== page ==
They then go on to provide a range of comments ending with the statement Successful reform offers the prospect of a virtuous circle in which students are more engaged, teachers are less stressed, classes become more compelling and students learn more.

To get the full impact and clearest understanding of the report, a full reading is advised. You may also wish to listen to a podcast with Pete Goss discussing the report.

Among the media feedback were articles such as Not disruptive, just disengaged [The Australian], Switched-off students as bad as rowdy ones [EducationHQ Australia], Almost half of Australian school students bored or struggling, says Grattan Institute [The Guardian], and Mainstream schools need to take back responsibility for educating disengaged students [The Conversation]. Most cover the major factors and suggestions in the report, others go a little further.

Perhaps the most interesting response was found in Experts challenge validity of Grattan report on disengaged students. It begins by saying Education experts have picked apart a new report on student disengagement, calling into question its methodology and “sweeping claims” on teaching and learning in Australian classrooms. When are they going to say what they really think ? Experts including Dr David Zyngier, John Hattie and Edmond Misson provide commentary.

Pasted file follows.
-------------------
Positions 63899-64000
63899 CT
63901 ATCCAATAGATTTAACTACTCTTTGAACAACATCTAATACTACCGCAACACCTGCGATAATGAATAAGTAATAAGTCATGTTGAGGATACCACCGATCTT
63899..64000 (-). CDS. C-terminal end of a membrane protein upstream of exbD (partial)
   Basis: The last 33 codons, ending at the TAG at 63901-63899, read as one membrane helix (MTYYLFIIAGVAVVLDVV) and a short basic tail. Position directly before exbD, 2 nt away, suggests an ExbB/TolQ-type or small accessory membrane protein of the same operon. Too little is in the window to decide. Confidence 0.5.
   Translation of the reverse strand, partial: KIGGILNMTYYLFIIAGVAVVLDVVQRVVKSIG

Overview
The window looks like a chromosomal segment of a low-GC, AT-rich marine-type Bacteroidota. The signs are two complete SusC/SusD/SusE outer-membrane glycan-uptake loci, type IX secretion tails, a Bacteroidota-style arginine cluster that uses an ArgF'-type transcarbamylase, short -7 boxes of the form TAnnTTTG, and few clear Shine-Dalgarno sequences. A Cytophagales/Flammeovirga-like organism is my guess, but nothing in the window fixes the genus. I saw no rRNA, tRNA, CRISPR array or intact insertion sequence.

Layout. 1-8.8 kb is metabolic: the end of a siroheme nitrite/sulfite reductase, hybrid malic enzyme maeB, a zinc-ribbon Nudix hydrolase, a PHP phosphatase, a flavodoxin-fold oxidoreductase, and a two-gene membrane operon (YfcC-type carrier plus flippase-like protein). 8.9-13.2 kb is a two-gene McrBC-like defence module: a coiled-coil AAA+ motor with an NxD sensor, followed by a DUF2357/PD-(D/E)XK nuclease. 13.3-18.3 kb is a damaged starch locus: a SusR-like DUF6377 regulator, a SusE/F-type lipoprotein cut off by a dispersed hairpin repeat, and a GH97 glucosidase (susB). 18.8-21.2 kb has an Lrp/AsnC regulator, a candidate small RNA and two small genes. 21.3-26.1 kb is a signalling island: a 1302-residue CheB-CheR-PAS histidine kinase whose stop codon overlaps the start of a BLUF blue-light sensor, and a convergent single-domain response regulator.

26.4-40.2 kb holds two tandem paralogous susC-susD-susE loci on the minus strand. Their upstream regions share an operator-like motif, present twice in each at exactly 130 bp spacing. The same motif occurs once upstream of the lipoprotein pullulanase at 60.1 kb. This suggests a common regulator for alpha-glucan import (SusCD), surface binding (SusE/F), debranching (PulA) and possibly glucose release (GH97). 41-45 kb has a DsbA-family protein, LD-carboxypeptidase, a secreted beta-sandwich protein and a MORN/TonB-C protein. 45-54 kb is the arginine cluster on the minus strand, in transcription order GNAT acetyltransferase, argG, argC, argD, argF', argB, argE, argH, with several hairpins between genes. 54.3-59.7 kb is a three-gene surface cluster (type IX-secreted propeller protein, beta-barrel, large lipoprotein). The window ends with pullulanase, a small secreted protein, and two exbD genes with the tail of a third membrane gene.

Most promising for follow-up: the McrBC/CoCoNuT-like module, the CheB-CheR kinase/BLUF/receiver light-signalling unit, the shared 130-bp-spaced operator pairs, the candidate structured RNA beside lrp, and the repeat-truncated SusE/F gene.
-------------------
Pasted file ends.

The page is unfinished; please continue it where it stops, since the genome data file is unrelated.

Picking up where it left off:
Zyngier indicates he has talked to Peter Goss and made his concerns known, including about research which was not considered. Hattie suggests the ‘report is focussed on the wrong issues’ and defends teaching staff for the job they are doing. More tellingly, he indicates ‘The days of silent, compliant, teacher-controlled classes [are] going - hence much of what is in the Grattan report was written for a previous era’. Misson indicates ‘These figures are good for promoting a discussion, but there’s probably a more complex discussion that we need to have about engagement in our classrooms’.